Federal Bureau of Investigation director rejects Trump wiretap claim, confirms Russian Federation probe

Jane Richards
March 21, 2017

Comey made the comment during a congressional hearing on Russia's suspected efforts to meddle with last year's presidential election. He says he's authorized by the Justice Department to make the disclosure.

The FBI director's confirmation of the probe breaks with the FBI's policy not to disclose ongoing investigations.

The director acknowledged that the FBI does not ordinarily discuss ongoing investigations, but said he has been authorised to do so given the extreme public interest in this case.

Comey on Monday publicly confirmed for the first time that his agency is investigating possible collusion between Russian Federation and the Trump campaign and whether any crimes may have been committed during last year's election campaign as part of a wider probe into the hacking of Democratic servers and the Clinton campaign. "It certainly wasn't our intention to say that today, because we don't have any information on that subject, and that's not something that was looked at".

He also repeated his demand that investigations focus not on his campaign but on who leaked details of links to Russian Federation.

Comey during his testimony confirmed that the FBI is investigating Moscow's interference in the 2016 presidential election, including any possible coordination between members of President Trump's campaign and Russian officials. The public wants to know that Russian Federation didn't interfere with one of the cornerstones of our democracy - a free, honest election. Director James Comey confirmed Monday that the FBI is investigating this question, which means the agency has at least some incriminating evidence.

USA intelligence agencies have concluded that Russian Federation tried to help Trump by hacking leading Democrats. He's refused to back down from his assertion that Obama wiretapped his New York City skyscraper during the campaign, despite there being no evidence.

Two other senior officials came forward Monday saying the White House had twisted their words - former Director of National Intelligence James Clapper and Sen.

Rep. Devin Nunes, R-Calif., is speaking at the opening of the committee's first public hearing on Russia's interference in the 2016 election.

In a dramatic hearing before the House Intelligence Committee, Comey, once again finding himself at the epicenter of a political storm, also said that Russian President Vladimir Putin had a clear preference for whom he wanted to see as the next president - and it was not Democratic nominee Hillary Clinton.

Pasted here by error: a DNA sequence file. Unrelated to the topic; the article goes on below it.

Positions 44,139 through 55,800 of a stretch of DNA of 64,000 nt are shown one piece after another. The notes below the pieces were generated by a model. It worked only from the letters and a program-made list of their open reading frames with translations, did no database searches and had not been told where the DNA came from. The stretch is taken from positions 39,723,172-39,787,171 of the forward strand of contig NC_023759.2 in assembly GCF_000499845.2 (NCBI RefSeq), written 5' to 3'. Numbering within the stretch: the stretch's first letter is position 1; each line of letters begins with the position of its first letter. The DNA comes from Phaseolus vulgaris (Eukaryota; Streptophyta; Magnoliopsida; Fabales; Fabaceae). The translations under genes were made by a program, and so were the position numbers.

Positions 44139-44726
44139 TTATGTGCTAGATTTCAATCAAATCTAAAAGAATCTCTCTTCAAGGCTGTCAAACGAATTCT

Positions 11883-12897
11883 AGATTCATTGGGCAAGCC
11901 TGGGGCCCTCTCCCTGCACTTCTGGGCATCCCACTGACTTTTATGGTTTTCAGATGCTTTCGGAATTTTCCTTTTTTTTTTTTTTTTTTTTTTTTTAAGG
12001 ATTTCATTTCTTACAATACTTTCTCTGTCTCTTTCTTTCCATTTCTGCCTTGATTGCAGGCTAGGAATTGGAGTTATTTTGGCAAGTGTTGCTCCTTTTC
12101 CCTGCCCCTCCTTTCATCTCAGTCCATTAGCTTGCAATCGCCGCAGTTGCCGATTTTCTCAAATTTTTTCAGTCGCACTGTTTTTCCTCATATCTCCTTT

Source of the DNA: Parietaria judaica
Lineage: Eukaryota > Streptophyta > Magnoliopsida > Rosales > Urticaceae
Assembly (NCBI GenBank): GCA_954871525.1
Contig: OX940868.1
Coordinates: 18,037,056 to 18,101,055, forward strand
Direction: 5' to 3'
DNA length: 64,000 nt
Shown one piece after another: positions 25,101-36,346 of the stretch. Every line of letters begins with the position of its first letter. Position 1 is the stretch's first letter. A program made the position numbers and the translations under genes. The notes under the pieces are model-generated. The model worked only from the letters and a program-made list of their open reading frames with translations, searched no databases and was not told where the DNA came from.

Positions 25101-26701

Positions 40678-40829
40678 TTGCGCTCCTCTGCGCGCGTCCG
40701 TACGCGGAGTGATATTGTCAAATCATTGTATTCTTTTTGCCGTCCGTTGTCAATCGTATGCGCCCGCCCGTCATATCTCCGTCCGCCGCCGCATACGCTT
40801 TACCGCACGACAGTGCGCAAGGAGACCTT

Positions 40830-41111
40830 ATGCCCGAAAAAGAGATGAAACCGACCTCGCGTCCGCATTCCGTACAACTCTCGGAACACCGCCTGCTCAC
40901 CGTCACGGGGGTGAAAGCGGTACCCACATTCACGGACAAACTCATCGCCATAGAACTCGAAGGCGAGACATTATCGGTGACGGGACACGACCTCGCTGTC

But the panel's ranking Democrat said the material offered circumstantial evidence that American citizens colluded with Russians in Moscow's efforts to interfere in the presidential election.

In an earlier tweet, he called the allegations of collusion between his campaign and Russian Federation "fake news". Trump, tweeting from his seldom used @POTUS account, wrote that the directors told Congress that "Russia did not influence the electoral process".

President Trump ignored yet another question about his baseless wiretap claim on Monday at a White House photo op. "Big advantage in Electoral College & lost!"

The FBI also said it had no information to support President Trump's controversial tweets alleging his predecessor President Barack Obama ordered a wire-tap on Trump Tower, the mogul's NY city home and office as candidate. The latter is much more wide-ranging and would include everything from "fake news" and misinformation campaigns to hacking and leaked emails.

Lawmakers also pressed the Federal Bureau of Investigation boss to explain the intelligence community's assessment that Russian hacking was meant to hurt Hillary Clinton and help Trump win the election.

Mr Trump created a controversy in early March when he tweeted without giving evidence that former President Barack Obama's administration had wiretapped Trump Tower in NY.

The committee is investigating, among other things, Russian hacking that intelligence officials have said was meant to influence the election. Allegedly, cyberspies from the country hacked several high-profile Democratic groups and people, in an effort to tilt the outcome in President Donald Trump's favor.

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